2. How will Labour choose a new candidate? Will it fall to the runner-up, John Savage, who is now the only remaining shortlisted candidate?

3. Why did the Home Office make such a fudge of the issue around Simon Weston’s conviction/disqualification, when they clearly knew that such convictions would disqualify those who offended as juveniles?

4. Which candidate will be next to go?

You can email me a declaration about your status at Editor@TopOfTheCops.com

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15 Responses to A matter of Conviction

  1. Your voluntary register is a great idea, Sam.
    I confirm I have considered this aspect of the eligibility criteria and that I am not disqualified from standing on the grounds of any conviction, either as an adult or juvenile.

  2. I am happy to state that I have not received a conviction barring me to stand.

  3. ianchisnall says:

    Thanks for this Sam, I can confirm that I have not been convicted of any imprisonable offences. I would be willing to submit myself to a CRB or similar police check by a central agency such as the Home Office or other agency and would urge that to take place.
    I would point out that legislators are (IMO) responsible for making laws clear and transparent and easy to understand. Imprisonable offences as you have commented before are not necessarily as clear as they could be – it is a technical distinction in some areas of the law. This should have been tested by the legislators and in my view on this issue they failed and the current situation with Mr Ashford, Simon etc proves that they did not get it right.

  4. Julie Iles says:

    I can confirm that I meet the eligibility criteria. I am a British citizen, resident in the area I wish to represent, I am over 18 and I have never been convicted of an imprisonable offence.

  5. I am also happy to state that, yes I have considered this and do not have a conviction barring me from standing.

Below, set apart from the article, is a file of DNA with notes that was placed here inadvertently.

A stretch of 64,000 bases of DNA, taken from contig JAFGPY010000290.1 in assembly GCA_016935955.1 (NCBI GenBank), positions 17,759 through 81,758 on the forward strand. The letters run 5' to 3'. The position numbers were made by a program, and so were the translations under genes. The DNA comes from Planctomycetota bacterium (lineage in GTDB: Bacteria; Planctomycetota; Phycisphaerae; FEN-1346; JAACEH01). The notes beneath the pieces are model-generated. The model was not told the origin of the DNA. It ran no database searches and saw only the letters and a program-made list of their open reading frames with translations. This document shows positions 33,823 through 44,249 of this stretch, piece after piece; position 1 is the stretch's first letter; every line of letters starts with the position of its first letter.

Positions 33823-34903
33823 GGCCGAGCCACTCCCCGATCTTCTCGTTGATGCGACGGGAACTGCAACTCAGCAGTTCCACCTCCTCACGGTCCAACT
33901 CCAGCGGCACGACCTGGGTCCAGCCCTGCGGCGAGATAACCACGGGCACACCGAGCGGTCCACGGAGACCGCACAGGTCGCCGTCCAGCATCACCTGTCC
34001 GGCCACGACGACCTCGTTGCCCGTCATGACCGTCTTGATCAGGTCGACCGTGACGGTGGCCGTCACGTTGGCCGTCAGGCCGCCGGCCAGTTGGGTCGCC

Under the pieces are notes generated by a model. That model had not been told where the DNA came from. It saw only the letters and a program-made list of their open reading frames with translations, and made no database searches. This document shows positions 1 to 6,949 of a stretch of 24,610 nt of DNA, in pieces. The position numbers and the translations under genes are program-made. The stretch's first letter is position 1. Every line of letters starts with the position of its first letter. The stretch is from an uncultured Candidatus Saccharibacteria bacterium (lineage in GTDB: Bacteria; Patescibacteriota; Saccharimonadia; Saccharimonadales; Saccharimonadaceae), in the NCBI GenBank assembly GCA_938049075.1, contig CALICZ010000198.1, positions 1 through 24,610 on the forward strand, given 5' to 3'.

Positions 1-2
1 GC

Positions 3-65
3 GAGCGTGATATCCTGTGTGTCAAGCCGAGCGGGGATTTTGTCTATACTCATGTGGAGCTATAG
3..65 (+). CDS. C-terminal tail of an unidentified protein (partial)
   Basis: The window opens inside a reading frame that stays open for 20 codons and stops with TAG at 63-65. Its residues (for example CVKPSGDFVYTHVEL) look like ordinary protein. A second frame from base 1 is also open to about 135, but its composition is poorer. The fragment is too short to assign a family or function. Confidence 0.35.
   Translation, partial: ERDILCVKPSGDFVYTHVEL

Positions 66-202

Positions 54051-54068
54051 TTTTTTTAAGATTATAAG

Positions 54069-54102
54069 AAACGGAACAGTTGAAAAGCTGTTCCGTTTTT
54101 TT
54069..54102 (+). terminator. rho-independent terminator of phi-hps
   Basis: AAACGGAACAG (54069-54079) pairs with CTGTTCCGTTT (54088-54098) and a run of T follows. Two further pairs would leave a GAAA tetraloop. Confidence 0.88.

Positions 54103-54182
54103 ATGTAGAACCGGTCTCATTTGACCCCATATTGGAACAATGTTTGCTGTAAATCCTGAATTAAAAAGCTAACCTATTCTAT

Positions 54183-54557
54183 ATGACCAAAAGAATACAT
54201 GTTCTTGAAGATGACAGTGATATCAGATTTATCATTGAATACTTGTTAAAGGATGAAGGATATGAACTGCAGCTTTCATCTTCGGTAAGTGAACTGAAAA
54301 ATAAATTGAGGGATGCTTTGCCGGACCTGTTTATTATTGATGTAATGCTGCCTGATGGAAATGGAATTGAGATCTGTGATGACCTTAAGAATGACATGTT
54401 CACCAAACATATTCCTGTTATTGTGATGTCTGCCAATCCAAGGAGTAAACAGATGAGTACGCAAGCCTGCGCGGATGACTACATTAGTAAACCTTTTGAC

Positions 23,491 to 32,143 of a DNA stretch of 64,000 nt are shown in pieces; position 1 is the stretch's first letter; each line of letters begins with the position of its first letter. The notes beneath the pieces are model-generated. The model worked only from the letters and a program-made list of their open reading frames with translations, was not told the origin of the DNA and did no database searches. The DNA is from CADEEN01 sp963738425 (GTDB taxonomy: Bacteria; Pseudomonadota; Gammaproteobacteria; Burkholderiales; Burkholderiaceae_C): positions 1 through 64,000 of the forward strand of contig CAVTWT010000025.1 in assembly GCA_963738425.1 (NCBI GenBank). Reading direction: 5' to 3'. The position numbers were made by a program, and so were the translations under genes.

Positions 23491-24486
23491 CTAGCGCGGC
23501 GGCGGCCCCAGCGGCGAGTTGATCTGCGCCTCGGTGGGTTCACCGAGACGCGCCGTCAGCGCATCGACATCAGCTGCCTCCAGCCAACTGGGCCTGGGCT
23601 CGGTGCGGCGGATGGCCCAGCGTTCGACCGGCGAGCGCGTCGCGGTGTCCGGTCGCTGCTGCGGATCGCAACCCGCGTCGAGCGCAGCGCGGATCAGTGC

6. Ken Little says:

    I have written a long reply to Sam on this point.

    I also rasised the issue of Magistrates standing as PCC’s I “tapped” Mr Mackinlay Kent PCC candidate on the shoulder about it some time ago, and I wrote to Mr Hooper C E KPA about Mrs Barnes who is also a magistrate on the same subject.

    I can post Mr Mackinlay reply but nothing from Mrs Barnes

    Ken Little Prospective PCC candidate.

  7. Ken Little says:

    Sam Top of the cops.
    My understanding is that until a nomination paper goes into Louise with the £5k deposit and is accepted, and confirmed it is at that point you become a PCC candidate.
    Up until that time we are all Prospective candidates.
    On the matter of “convictions” I give you a copy from the Home Office web site-;
    Once a conviction is ‘spent’, the convicted person does not have to reveal it or admit its existence in most circumstances.
    As a job applicant they have no legal obligation to reveal a spent conviction and it is illegal for an employer to ask whether an applicant has any spent convictions.
    The Rehabilitation of Offenders Act (ROA) 1974 applies to England, Scotland and Wales, and is aimed at helping people who have been convicted of a criminal offence and who have not re-offended since.
    Spent convictions
    Convictions that carry a sentence of 30 months imprisonment or less will become spent after a certain period of time. This period is known as a rehabilitation period and varies in length according to the severity of the penalty.
    If the person does not re-offend during this rehabilitation period their conviction becomes ‘spent’. The individual is considered to have put their criminal past behind them and rehabilitated back into society.
    You should not discount someone from a job just because they have a criminal conviction.
    If your business uses CRB checks in the recruitment process, you must have a policy on the recruitment of ex-offenders. This policy must be available if requested as part of the recruitment process.
    An important factor in reducing the rates of re-offending is finding a job. Evidence based on research shows that many offenders who get jobs are reliable and committed employees. Ex-offenders can often be loyal and hard-working, tending to stay with one employer.
    I understand that “new” rules have been made up to cover the PCC election process; I believe those new rules are a breach of Human rights, a right to a life!
    I believe that if the new rules suggest that a person with a spent conviction is unable to continue with his/her application to become a PCC because of the new law regarding the PCC election then it is for that person to challenge that new law with the process of law in and at a Court of Law.